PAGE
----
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|Notes:||Originally published: Dancing on the grave. Great Britain : J. Murray.
"A John Macrae book."
|Description:||240 pages ; 24 cm|
|Contents:||1. The Universality of Death --
2. Before and after the Fact --
3. The Mythical Place of Death --
4. The Quick and the Dead: Relations across the Grave --
5. Only Flesh and Blood --
6. Political Deaths --
7. Fixed Abode: Time, Place and Death --
8. Metaphors We Die By --
9. From the Cradle to the Grave --
10. Getting Ahead: War, Murder and Capital Punishment --
11. In Memoriam.
|Other Titles:||Dancing on the grave|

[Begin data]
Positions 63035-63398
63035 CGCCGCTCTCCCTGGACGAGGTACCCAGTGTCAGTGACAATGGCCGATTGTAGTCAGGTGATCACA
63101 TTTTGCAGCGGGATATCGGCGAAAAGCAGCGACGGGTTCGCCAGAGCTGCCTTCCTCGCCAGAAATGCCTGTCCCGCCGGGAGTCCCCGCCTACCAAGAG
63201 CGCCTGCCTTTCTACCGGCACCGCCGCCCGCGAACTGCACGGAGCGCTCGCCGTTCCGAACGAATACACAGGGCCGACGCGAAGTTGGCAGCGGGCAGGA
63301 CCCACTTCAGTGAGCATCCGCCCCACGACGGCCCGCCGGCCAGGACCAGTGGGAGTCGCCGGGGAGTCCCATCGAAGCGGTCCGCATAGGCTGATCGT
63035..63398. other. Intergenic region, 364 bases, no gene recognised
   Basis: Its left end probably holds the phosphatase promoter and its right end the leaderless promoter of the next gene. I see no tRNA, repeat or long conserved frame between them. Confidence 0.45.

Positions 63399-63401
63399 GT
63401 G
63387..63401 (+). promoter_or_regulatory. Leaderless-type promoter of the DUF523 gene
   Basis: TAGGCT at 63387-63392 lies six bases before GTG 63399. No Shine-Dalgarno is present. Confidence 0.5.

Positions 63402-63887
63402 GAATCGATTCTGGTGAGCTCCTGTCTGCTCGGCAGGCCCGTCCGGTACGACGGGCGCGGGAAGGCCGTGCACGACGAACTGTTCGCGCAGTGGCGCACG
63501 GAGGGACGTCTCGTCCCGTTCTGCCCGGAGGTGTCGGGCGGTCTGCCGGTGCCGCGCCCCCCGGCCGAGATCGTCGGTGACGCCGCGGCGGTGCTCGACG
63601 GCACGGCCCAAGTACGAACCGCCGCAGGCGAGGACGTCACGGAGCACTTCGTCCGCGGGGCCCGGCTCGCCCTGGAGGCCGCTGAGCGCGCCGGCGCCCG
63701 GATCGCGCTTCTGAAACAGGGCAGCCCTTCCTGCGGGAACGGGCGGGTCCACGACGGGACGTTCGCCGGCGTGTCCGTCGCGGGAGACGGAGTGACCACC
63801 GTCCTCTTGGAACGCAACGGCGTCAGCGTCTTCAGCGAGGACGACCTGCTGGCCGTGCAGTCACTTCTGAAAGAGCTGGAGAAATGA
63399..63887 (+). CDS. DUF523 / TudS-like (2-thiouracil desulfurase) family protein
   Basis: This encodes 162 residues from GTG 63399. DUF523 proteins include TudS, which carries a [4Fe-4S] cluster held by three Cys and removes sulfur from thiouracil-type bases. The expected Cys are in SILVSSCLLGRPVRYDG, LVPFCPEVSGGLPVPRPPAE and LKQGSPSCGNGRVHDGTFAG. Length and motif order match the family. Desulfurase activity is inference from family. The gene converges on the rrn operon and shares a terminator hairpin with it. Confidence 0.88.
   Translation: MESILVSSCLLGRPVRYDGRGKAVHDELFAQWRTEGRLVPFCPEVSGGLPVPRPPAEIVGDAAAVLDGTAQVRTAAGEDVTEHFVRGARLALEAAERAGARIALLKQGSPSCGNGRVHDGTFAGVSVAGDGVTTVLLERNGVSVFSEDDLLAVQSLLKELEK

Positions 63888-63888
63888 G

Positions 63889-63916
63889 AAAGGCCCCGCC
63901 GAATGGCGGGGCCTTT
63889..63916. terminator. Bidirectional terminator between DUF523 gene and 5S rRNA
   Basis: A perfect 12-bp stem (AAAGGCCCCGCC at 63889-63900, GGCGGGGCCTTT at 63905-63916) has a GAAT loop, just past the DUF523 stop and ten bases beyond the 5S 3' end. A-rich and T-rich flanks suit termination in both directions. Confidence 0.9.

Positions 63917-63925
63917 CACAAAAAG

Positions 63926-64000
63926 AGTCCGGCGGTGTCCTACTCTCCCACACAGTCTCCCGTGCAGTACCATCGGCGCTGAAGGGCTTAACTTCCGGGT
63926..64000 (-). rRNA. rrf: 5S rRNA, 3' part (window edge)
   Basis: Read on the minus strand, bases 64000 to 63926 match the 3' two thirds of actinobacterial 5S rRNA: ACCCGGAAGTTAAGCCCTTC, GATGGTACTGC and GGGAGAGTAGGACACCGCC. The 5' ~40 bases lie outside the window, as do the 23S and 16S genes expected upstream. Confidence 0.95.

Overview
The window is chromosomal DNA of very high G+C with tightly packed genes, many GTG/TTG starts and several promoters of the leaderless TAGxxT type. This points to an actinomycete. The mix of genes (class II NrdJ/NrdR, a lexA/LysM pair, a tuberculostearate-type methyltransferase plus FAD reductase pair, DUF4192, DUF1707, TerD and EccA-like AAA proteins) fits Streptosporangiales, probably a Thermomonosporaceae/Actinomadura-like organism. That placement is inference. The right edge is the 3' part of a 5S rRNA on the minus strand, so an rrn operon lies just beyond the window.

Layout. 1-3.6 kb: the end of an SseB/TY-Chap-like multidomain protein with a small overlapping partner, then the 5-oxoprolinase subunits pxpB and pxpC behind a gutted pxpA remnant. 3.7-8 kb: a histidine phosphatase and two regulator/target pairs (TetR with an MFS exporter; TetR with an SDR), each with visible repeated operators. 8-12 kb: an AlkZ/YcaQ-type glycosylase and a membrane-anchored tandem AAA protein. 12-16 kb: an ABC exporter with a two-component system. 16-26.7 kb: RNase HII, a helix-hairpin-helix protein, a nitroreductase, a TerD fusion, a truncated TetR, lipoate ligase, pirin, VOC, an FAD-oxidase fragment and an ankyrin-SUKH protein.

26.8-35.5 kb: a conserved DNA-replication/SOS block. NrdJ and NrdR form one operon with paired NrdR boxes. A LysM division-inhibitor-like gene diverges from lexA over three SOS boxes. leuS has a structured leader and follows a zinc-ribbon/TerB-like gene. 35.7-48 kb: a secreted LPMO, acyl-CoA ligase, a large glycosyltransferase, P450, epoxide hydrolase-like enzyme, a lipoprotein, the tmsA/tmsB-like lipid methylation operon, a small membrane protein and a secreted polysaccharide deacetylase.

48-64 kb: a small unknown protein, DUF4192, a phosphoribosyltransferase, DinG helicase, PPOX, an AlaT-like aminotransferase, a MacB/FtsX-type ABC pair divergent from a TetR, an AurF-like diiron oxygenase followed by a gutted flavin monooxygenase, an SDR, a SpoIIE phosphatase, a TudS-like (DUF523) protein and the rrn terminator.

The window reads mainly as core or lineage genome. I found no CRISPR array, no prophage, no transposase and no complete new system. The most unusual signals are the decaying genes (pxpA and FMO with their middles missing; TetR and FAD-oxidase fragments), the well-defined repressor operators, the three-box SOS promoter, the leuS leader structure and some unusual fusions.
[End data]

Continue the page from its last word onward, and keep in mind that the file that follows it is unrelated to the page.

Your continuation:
Death is shown to be more than an individual experience. Anthropologist Nigel Barley writes that his colleagues long ago decided to give it a big role in the collective drama of life. Malinowski, for example, saw it as the origin of all religion, and later ethnologists have seen the fear and denial of death as the origin of all culture. Grave Matters reveals that the body may be preserved or obliterated, transformed into furniture or eaten. Everywhere death is not just a window on eternity but a mirror in which we see ourselves in all our human diversity and the variety of our purposes.